Cambridge Silicon Radio (CSR) is getting ready to deliver a single-chip Bluetooth product to customers by September at a price per chip at least half that of current analysts' estimates, according to a senior executive at the UK-based single-chip radio company.
Bluetooth is a wireless PAN (personal area network) standard aimed at enabling a wide variety of devices, including mobile phones, PCs and handheld computers, to exchange digital voice and data over short distances using low-power radio signals.
The first Bluetooth-enabled devices are due to become generally available in the fourth quarter of this year.
Analysts today peg the price for a Bluetooth chip at between $US20 and $US25 with the cost not expected to drop to the $US5 range until 2004 or 2005.
"Industrywide, we accept the average sales price for a Bluetooth silicon solution to be in the neighbourhood of $US20," Joyce Putscher, director of consumer and converging markets and technologies for market research company Cahners In-Stat Group, said in a recent phone interview.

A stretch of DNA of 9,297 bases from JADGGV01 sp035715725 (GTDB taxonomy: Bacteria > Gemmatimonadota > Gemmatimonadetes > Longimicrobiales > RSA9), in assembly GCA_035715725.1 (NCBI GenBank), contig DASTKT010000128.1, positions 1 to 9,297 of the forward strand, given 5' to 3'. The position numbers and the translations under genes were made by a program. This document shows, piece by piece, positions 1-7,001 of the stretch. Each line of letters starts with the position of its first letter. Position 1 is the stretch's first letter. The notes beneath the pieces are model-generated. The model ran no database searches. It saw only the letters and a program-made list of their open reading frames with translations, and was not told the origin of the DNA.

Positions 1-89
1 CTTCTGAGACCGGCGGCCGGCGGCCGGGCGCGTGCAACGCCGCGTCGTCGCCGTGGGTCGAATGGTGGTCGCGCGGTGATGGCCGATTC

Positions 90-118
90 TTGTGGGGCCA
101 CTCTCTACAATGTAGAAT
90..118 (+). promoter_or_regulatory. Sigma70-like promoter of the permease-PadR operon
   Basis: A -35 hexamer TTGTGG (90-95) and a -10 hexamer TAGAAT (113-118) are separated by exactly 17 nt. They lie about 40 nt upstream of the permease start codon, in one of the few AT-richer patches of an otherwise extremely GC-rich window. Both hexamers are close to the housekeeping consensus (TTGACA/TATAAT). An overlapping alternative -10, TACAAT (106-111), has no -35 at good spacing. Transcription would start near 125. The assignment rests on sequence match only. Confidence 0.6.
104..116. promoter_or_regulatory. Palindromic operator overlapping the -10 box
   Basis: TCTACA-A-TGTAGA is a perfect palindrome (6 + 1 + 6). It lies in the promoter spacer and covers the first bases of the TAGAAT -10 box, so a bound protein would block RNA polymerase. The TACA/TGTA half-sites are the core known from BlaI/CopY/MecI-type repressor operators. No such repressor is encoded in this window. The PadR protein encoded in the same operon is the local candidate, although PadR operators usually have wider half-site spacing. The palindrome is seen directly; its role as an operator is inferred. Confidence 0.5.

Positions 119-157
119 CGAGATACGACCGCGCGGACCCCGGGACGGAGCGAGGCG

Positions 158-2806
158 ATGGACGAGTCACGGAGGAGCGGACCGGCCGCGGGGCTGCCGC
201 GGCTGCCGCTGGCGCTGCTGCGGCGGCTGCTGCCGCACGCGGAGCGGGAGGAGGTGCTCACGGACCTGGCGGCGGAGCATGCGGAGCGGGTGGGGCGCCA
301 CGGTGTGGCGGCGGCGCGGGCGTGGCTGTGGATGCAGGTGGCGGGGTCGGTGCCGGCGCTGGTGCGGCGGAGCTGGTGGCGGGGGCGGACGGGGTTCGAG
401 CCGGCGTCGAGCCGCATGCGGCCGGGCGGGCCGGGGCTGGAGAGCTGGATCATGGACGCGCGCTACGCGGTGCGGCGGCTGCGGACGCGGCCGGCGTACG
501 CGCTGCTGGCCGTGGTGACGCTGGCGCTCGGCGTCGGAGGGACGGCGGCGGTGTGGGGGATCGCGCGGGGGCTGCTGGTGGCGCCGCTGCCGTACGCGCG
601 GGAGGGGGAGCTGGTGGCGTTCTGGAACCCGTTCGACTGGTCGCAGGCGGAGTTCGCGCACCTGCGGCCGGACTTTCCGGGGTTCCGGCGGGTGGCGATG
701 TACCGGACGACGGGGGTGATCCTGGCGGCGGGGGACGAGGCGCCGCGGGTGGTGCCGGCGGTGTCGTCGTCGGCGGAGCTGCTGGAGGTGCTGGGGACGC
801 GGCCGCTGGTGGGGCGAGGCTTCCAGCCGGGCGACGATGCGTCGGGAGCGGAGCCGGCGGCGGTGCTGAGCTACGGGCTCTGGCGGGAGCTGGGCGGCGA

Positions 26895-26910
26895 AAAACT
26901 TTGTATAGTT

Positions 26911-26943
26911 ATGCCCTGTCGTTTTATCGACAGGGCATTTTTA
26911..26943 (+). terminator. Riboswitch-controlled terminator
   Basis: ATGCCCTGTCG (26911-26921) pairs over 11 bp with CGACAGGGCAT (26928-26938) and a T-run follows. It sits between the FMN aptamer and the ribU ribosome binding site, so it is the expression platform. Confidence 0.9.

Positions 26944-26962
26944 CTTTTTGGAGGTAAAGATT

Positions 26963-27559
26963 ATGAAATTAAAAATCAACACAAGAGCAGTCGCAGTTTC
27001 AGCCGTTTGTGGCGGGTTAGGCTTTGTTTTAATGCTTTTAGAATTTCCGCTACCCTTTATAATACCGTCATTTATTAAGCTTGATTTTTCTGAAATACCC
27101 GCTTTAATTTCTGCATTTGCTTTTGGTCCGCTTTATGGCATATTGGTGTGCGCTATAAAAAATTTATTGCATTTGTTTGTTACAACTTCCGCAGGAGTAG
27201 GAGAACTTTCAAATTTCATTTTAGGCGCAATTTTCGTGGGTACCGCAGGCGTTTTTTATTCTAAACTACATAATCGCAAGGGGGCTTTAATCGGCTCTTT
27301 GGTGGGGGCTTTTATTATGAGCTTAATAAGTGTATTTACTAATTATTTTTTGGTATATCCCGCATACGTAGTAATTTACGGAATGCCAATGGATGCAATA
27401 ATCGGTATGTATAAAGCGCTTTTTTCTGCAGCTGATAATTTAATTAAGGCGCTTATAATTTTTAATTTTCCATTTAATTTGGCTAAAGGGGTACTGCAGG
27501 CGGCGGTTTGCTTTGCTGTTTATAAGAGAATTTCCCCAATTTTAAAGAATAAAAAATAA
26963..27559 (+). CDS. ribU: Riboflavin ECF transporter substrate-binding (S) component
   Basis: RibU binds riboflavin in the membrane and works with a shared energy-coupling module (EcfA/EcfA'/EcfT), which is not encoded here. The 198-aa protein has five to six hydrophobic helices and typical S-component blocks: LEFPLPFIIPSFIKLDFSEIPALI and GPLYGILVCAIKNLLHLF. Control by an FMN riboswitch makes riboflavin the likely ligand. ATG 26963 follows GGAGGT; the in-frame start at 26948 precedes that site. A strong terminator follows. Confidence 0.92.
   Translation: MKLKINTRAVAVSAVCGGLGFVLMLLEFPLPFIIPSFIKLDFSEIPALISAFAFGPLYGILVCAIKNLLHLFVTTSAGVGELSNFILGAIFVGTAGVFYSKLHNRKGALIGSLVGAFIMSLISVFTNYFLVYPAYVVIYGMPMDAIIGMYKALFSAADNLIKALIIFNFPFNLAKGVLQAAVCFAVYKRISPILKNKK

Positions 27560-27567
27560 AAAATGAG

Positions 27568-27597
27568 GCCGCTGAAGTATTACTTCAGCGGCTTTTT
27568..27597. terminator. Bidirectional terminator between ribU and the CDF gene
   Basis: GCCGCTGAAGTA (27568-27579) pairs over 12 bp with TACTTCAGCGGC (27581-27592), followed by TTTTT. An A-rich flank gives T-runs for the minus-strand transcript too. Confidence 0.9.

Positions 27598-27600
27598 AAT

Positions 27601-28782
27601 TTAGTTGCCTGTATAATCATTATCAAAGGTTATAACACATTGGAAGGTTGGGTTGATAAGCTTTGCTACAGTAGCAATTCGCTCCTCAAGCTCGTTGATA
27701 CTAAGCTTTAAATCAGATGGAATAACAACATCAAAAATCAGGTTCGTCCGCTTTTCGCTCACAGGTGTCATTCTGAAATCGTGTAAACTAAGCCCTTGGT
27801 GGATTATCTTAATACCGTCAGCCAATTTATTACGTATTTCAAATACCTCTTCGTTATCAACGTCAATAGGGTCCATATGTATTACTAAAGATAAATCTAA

CSR, however, claims it will be able to deliver its first product, the single-chip BlueCore01, for $US8.20 for volumes of 1 million units per year.
Depending on users' needs, the price might rise to between $US10 and $US12, which still remains below the competition’s figures, said Eric Janson, CSR's vice president of application engineering.
Although CSR’s price for its Bluetooth chips appears quite low at the moment, a number of factors can force the price per chip considerably higher, Putscher said.
“Not everybody is necessarily going to order 1 million unit quantities right now, but they certainly will in the future” she noted.
Additionally, Putscher warned that some users may require more external components than others -- another factor leading to a higher-than-expected cost. However, "if CSR can deliver on what they are saying, they are on the leading edge,” she said.
The BlueCore01 chip is also smaller than those of its rivals, Janson claimed, estimating that the processor is four-tenths the size of a Bluetooth module from Ericsson.
"Our real aim is to enable the volume growth of the Bluetooth market with the smallest size and lowest cost chip," Janson said.
The final BlueCore01 silicon will debut at the end of this month, at which time Janson expects to be able to give some more concrete projections on shipping numbers.
Currently, he predicts that by the end of September, CSR will ship tens of thousands of products a month -- a figure that the company hopes to increase to hundreds of thousands in the not-too distant future.
Putscher at Cahners In-Stat, warned that the lack of current applications for Bluetooth products makes predicting timetables for usage of the technology somewhat difficult.